I notice that it is often suggested to use queues with multiple threads, instead of lists and
.pop(). Is this because lists are not thread-safe, or for some other reason?
Lists themselves are thread-safe. In CPython the GIL protects against concurrent accesses to them, and other implementations take care to use a fine-grained lock or a synchronized datatype for their list implementations. However, while lists themselves can't go corrupt by attempts to concurrently access, the lists's data is not protected. For example:
L += 1
is not guaranteed to actually increase L by one if another thread does the same thing, because
+= is not an atomic operation. (Very, very few operations in Python are actually atomic, because most of them can cause arbitrary Python code to be called.) You should use Queues because if you just use an unprotected list, you may get or delete the wrong item because of race conditions.
Here's a comprehensive yet non-exhaustive list of examples of
list operations and whether or not they are thread safe.
Hoping to get an answer regarding the
obj in a_list language construct here.
I recently had this case where I needed to append to a list continuously in one thread, loop through the items and check if the item was ready, it was an AsyncResult in my case and remove it from the list only if it was ready. I could not find any examples that demonstrated my problem clearly Here is an example demonstrating adding to list in one thread continuously and removing from the same list in another thread continuously The flawed version runs easily on smaller numbers but keep the numbers big enough and run a few times and you will see the error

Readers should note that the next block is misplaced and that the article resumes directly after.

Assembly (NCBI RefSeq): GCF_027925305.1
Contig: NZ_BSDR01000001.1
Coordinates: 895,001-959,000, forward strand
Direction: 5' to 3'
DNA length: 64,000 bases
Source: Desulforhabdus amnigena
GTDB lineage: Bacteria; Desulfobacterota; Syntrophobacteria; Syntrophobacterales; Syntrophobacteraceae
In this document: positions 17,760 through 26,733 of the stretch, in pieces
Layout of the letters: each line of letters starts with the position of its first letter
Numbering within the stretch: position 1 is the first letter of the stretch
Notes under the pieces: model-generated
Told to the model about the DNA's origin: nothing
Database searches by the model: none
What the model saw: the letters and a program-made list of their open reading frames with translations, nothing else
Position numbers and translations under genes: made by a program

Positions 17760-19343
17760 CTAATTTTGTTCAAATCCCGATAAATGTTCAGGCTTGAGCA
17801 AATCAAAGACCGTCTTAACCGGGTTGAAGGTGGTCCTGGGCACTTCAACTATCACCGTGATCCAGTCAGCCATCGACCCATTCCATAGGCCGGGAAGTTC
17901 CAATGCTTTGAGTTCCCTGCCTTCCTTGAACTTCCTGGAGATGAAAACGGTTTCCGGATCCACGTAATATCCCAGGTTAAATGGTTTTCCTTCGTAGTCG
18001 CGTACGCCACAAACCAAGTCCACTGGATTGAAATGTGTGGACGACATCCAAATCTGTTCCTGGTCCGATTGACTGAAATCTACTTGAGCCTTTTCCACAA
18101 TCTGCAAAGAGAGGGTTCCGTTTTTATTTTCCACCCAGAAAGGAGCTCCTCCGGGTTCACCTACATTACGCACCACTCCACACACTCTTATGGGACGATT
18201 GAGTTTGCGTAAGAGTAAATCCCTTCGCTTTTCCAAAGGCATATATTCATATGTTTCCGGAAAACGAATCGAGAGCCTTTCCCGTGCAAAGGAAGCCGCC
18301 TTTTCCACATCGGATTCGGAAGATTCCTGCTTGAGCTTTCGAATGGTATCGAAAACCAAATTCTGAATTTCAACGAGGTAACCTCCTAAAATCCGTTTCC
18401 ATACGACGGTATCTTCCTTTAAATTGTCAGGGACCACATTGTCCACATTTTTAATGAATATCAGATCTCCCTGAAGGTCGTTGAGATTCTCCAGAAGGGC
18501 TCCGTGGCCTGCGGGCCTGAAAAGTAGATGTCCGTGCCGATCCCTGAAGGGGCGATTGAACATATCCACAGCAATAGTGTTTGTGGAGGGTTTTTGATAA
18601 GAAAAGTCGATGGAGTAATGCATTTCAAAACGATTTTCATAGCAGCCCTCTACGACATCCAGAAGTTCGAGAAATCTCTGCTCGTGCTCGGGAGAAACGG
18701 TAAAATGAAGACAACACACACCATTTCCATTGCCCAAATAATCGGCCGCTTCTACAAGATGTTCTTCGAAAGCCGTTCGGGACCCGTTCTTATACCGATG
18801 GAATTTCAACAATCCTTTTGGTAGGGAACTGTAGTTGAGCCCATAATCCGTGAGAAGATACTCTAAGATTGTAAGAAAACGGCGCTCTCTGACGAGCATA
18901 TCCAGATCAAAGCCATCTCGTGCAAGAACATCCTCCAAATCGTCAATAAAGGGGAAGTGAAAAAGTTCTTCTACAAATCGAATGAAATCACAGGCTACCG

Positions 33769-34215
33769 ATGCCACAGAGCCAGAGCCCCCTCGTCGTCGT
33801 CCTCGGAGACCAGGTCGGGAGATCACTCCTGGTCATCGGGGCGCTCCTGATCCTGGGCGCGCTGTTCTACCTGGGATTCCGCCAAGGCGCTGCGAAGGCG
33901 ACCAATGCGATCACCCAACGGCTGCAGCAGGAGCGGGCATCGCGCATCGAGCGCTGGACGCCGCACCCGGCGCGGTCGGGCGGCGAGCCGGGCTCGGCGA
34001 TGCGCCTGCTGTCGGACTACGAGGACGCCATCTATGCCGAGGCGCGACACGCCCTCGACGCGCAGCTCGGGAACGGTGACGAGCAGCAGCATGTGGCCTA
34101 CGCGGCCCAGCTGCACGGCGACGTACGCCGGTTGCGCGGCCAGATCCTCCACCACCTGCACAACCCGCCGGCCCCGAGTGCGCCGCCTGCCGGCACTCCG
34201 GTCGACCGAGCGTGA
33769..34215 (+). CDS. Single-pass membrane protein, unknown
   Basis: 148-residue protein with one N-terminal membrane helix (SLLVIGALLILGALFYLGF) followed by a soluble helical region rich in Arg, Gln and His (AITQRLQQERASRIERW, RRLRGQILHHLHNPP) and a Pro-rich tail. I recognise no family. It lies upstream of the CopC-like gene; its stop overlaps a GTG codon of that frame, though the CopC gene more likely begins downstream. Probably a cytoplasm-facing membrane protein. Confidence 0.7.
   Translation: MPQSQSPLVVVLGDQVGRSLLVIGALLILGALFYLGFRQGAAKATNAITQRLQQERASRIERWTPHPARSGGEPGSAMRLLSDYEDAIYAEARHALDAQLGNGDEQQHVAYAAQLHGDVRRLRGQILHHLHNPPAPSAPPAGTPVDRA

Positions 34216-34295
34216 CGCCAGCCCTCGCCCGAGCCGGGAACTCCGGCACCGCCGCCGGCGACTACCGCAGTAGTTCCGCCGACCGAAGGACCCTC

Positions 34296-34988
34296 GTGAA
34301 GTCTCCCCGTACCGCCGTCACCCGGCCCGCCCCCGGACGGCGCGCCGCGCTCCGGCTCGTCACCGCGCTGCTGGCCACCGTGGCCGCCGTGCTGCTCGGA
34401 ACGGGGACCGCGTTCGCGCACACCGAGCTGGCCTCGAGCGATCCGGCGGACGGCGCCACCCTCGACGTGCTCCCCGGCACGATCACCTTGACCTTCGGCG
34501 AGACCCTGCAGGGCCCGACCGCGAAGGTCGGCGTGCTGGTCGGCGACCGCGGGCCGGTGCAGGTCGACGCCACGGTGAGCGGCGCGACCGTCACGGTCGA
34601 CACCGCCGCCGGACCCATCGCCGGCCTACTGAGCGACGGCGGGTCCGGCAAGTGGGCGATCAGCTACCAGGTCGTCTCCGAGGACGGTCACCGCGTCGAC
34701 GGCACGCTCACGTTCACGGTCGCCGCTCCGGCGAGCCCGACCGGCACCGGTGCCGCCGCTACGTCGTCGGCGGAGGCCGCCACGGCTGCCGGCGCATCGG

The FLAWED version
import threading import time # Change this number as you please, bigger numbers will get the error quickly count = 1000 l =  def add(): for i in range(count): l.append(i) time.sleep(0.0001) def remove(): for i in range(count): l.remove(i) time.sleep(0.0001) t1 = threading.Thread(target=add) t2 = threading.Thread(target=remove) t1.start() t2.start() t1.join() t2.join() print(l)
Output when ERROR
Exception in thread Thread-63: Traceback (most recent call last): File "/Users/zup/.pyenv/versions/3.6.8/lib/python3.6/threading.py", line 916, in _bootstrap_inner self.run() File "/Users/zup/.pyenv/versions/3.6.8/lib/python3.6/threading.py", line 864, in run self._target(*self._args, **self._kwargs) File "<ipython-input-30-ecfbac1c776f>", line 13, in remove l.remove(i) ValueError: list.remove(x): x not in list
Version that uses locks
import threading import time count = 1000 l =  lock = threading.RLock() def add(): with lock: for i in range(count): l.append(i) time.sleep(0.0001) def remove(): with lock: for i in range(count): l.remove(i) time.sleep(0.0001) t1 = threading.Thread(target=add) t2 = threading.Thread(target=remove) t1.start() t2.start() t1.join() t2.join() print(l)
 # Empty list
As mentioned in the earlier answers while the act of appending or popping elements from the list itself is thread safe, what is not thread safe is when you append in one thread and pop in another